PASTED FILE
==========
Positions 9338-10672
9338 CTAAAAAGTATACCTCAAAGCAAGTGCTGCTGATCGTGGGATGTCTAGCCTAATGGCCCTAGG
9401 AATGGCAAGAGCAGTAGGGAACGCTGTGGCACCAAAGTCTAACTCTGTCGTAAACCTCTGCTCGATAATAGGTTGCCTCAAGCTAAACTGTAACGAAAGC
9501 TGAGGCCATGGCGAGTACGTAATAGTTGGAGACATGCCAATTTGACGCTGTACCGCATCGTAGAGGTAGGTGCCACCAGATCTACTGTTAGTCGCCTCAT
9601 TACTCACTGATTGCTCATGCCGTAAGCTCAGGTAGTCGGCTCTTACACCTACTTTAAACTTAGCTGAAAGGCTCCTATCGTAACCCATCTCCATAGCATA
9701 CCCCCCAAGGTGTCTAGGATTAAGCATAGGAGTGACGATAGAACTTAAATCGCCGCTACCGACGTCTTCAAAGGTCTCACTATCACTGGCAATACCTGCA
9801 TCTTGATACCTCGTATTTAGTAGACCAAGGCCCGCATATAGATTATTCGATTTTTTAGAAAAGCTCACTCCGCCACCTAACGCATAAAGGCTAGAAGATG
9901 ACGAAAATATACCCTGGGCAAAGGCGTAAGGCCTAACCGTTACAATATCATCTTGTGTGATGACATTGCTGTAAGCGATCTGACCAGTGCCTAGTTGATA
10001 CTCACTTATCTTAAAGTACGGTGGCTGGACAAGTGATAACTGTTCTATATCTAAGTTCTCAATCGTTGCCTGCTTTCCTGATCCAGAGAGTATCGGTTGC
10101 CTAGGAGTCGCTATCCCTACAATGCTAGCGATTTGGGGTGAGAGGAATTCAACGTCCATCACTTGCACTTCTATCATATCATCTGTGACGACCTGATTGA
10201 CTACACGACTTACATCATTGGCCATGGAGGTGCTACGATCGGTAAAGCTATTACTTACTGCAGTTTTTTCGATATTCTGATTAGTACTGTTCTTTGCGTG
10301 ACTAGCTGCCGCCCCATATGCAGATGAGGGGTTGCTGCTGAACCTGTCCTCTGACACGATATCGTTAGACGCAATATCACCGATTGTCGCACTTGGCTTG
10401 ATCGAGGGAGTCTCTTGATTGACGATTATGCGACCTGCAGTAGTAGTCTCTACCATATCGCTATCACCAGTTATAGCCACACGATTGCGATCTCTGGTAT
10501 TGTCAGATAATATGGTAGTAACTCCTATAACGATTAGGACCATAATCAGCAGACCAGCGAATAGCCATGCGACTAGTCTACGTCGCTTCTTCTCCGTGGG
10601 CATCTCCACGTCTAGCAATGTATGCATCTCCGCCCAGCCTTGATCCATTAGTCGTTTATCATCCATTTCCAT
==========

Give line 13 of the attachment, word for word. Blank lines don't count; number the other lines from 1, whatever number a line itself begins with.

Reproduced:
10401 ATCGAGGGAGTCTCTTGATTGACGATTATGCGACCTGCAGTAGTAGTCTCTACCATATCGCTATCACCAGTTATAGCCACACGATTGCGATCTCTGGTAT